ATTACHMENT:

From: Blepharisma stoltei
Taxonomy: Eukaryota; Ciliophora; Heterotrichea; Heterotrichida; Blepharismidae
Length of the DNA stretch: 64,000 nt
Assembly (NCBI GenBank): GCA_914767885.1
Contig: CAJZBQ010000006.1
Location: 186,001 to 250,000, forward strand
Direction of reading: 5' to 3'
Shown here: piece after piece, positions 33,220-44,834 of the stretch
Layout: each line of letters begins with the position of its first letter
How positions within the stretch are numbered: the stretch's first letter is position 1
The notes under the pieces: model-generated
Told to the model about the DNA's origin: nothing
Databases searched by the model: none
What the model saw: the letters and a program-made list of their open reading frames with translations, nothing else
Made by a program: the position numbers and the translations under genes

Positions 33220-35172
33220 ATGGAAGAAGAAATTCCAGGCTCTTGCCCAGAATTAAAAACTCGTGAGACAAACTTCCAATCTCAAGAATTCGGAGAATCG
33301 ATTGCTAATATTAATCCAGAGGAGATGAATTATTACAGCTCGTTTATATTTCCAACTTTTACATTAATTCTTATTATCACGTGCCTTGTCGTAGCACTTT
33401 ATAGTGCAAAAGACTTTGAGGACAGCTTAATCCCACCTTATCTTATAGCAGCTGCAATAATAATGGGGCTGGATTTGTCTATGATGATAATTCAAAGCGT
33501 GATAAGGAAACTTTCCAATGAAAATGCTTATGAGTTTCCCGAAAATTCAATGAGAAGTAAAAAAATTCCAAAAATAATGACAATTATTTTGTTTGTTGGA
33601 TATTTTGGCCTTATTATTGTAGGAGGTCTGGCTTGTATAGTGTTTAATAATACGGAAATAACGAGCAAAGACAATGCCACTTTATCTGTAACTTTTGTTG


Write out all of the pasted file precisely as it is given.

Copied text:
From: Blepharisma stoltei
Taxonomy: Eukaryota; Ciliophora; Heterotrichea; Heterotrichida; Blepharismidae
Length of the DNA stretch: 64,000 nt
Assembly (NCBI GenBank): GCA_914767885.1
Contig: CAJZBQ010000006.1
Location: 186,001 to 250,000, forward strand
Direction of reading: 5' to 3'
Shown here: piece after piece, positions 33,220-44,834 of the stretch
Layout: each line of letters begins with the position of its first letter
How positions within the stretch are numbered: the stretch's first letter is position 1
The notes under the pieces: model-generated
Told to the model about the DNA's origin: nothing
Databases searched by the model: none
What the model saw: the letters and a program-made list of their open reading frames with translations, nothing else
Made by a program: the position numbers and the translations under genes

Positions 33220-35172
33220 ATGGAAGAAGAAATTCCAGGCTCTTGCCCAGAATTAAAAACTCGTGAGACAAACTTCCAATCTCAAGAATTCGGAGAATCG
33301 ATTGCTAATATTAATCCAGAGGAGATGAATTATTACAGCTCGTTTATATTTCCAACTTTTACATTAATTCTTATTATCACGTGCCTTGTCGTAGCACTTT
33401 ATAGTGCAAAAGACTTTGAGGACAGCTTAATCCCACCTTATCTTATAGCAGCTGCAATAATAATGGGGCTGGATTTGTCTATGATGATAATTCAAAGCGT
33501 GATAAGGAAACTTTCCAATGAAAATGCTTATGAGTTTCCCGAAAATTCAATGAGAAGTAAAAAAATTCCAAAAATAATGACAATTATTTTGTTTGTTGGA
33601 TATTTTGGCCTTATTATTGTAGGAGGTCTGGCTTGTATAGTGTTTAATAATACGGAAATAACGAGCAAAGACAATGCCACTTTATCTGTAACTTTTGTTG